- Have continuously resided in the United States in the United States for at least five years preceding June 15, 2012 and have been present in the United States on June 15, 2012;
- Currently be in school, have graduated from high school, have obtained a general education development certificate, or be honorably discharged veterans of the Coast Guard or Armed Forces of the United States;
- Have not been convicted of a felony offense, a significant misdemeanor offense, multiple misdemeanor offenses, or otherwise pose a threat to national security or public safety; and
- Not be above the age of thirty.
Preferred Documents to Submit as Proof of Eligibility – Begin Gathering Now!
1. To prove you came to the U.S. under age 16 …
… collect financial/bank records, medical records, school records, employment records, military records.
2a. To prove you have continuously resided in the U.S. for the last 5 years prior to June 15, 2012 …
… collect financial/bank, medical, school, employment, and military records.
2b. To prove you were present in the U.S. on June 15, 2012…
… collect financial/bank, medical, school, employment, and military records.
3a. To prove you are currently in school, have graduated, or obtained your GED certificate…
… collect diplomas, GED certificate, report cards, and school transcripts.
3b. To prove you are an honorably discharged veteran of the Coast Guard or Armed Forces
… collect your report of separation form, military personnel records, military health records.
4. To prove you have not been convicted of certain disqualifying criminal offenses …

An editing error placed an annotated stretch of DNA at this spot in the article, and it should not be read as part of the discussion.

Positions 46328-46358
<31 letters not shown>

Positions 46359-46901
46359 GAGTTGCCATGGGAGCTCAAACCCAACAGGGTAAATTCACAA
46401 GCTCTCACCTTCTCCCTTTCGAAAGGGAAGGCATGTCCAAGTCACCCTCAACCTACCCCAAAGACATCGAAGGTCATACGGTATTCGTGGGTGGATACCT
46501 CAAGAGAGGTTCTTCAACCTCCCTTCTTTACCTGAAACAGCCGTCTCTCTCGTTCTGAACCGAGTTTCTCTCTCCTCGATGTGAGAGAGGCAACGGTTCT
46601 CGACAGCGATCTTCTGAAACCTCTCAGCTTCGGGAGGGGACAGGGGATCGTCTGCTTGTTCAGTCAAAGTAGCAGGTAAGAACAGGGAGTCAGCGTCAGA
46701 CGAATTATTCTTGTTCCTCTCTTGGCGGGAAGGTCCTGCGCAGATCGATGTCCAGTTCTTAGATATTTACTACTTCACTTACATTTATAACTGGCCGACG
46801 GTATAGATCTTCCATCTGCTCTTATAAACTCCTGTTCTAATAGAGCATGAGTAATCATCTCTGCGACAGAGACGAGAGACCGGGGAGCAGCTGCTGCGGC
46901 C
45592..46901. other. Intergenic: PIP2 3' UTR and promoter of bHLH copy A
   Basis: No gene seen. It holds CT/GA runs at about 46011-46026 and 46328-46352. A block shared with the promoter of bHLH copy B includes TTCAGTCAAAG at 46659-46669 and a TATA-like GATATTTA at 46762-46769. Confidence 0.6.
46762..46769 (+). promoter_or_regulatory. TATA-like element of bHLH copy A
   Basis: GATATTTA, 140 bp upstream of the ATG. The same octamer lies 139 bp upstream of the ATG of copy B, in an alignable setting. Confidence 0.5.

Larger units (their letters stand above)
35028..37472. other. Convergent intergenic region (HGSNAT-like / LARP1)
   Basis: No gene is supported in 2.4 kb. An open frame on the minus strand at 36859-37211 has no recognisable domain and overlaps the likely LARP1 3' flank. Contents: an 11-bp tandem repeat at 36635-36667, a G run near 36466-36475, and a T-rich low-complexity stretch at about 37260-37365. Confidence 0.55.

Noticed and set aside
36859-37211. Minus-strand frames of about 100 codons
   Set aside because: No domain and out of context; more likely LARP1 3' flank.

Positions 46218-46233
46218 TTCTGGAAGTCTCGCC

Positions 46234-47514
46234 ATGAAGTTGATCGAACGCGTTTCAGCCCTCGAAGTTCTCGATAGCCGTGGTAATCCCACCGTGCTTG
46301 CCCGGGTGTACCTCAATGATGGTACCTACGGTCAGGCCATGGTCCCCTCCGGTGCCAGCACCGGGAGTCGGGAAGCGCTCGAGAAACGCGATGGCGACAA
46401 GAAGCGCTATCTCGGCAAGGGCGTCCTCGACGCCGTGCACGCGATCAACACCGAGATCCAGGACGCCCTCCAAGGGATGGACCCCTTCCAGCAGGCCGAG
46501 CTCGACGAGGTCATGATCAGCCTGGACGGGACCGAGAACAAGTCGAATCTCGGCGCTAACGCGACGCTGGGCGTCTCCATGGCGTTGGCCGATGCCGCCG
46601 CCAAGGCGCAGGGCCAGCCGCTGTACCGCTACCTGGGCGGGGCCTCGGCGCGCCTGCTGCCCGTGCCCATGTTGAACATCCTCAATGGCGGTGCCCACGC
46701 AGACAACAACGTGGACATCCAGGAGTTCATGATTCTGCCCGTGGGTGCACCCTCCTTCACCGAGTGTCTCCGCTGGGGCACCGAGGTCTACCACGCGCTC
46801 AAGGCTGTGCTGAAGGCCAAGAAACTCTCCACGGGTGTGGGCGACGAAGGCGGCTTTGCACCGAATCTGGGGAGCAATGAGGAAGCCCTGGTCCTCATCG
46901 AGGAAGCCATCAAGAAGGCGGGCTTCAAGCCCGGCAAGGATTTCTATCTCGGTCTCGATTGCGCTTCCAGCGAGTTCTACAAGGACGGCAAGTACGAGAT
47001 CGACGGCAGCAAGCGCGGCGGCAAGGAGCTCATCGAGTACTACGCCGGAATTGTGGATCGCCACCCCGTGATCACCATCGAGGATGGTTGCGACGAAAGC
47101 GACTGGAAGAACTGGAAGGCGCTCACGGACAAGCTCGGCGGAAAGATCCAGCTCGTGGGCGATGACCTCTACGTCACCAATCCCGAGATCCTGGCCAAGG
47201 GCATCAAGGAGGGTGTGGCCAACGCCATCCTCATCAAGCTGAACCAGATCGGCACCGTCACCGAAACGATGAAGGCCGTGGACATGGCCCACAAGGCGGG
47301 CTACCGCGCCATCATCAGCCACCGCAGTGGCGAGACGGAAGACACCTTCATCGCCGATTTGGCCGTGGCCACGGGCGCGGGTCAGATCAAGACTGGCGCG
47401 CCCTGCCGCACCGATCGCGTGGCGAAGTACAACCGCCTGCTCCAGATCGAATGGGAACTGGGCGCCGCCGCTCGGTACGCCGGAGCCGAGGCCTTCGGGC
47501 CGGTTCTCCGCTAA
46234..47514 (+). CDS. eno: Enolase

… gather court records and police reports for an analysis by an attorney to determine your eligibility prior to application; be prepared for the government’s background check including fingerprinting
5. To prove you are not older than thirty…
… obtain the original or certified copy of your birth certificate listing your parent(s); if not in English, get a certified English translation
CONSULT WITH AN EXPERIENCED IMMIGRATION ATTORNEY BEFORE APPLYING
Before submitting a request for deferred action under this new policy, it is important for you to understand what the new policy can and cannot offer you, what the risks are of applying, the eligibility requirements and the supporting documents needed to prove you qualify, and the process, timing, and fees involved in making the request.
To have an experienced attorney assess your eligibility, or if you have any further questions including which documents you should submit to prove eligibility in your specific case, please fill out our contact form or contact The Law Office of Tanya M. Lee, PLLC at firstname.lastname@example.org, (480) 559-9529 (English) and (623) 349-1351 (English and Español). The firm is authorized under federal law to assist clients located in all 50 U.S. states and abroad with matters of immigration and nationality law.
WASHINGTON— La Secretaria de Seguridad Nacional, Janet Napolitano, anunció hoy que con vigencia inmediata, ciertos jóvenes que entraron en los Estados Unidos siendo niños jóvenes, que no presentan un riesgo para la seguridad nacional ni para la seguridad pública y que cumplen con varios criterios clave serán considerados para recibir alivio contra la deportación o contra el inicio del proceso de deportación. Aquéllos que demuestren que cumplen con los criterios serán elegibles para recibir la acción diferida durante un período de dos años, sujeto a renovación, y serán elegibles para solicitar la autorización de empleo.